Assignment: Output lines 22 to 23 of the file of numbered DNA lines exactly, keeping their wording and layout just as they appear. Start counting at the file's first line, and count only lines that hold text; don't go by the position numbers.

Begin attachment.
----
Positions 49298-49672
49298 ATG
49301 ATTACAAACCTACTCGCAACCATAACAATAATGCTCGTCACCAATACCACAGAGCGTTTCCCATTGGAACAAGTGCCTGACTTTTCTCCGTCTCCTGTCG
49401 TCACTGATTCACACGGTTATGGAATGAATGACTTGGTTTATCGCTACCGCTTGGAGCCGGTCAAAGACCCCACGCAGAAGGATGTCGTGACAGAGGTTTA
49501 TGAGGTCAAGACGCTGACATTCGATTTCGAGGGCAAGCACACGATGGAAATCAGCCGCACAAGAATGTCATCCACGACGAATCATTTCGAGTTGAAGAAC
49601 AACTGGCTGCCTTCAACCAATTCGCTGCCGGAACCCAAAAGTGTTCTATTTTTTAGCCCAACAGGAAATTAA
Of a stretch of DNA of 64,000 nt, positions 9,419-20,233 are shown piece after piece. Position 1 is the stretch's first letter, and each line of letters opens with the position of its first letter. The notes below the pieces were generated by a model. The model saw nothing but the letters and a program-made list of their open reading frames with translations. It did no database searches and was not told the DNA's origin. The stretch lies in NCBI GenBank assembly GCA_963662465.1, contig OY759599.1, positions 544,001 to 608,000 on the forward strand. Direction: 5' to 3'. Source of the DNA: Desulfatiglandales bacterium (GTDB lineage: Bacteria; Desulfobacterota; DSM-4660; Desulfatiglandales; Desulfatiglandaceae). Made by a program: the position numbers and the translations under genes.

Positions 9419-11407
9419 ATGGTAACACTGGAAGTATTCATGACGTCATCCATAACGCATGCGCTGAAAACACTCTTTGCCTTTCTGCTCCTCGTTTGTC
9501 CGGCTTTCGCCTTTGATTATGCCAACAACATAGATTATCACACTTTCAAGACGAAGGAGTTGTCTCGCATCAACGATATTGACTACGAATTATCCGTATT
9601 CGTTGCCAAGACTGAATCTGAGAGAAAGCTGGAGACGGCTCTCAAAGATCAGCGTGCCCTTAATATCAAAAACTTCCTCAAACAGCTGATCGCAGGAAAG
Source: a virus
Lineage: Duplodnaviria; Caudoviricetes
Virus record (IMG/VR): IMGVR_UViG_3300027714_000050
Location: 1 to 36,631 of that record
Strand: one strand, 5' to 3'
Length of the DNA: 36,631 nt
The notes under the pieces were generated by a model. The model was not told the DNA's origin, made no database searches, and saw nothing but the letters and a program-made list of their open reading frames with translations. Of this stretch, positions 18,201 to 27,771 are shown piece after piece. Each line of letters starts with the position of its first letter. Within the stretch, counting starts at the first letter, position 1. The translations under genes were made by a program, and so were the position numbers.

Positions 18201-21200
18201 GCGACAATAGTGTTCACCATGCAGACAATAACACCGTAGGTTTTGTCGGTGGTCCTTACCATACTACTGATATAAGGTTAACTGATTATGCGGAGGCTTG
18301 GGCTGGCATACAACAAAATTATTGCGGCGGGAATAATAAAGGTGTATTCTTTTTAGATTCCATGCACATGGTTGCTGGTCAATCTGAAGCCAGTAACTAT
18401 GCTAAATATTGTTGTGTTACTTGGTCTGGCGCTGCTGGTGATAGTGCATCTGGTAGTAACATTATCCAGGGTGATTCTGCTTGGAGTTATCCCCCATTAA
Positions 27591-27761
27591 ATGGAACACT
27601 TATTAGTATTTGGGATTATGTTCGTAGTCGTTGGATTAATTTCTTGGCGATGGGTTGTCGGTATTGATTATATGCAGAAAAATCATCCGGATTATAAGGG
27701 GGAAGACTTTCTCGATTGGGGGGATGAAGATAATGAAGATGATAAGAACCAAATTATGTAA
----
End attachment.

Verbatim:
18401 GCTAAATATTGTTGTGTTACTTGGTCTGGCGCTGCTGGTGATAGTGCATCTGGTAGTAACATTATCCAGGGTGATTCTGCTTGGAGTTATCCCCCATTAA
Positions 27591-27761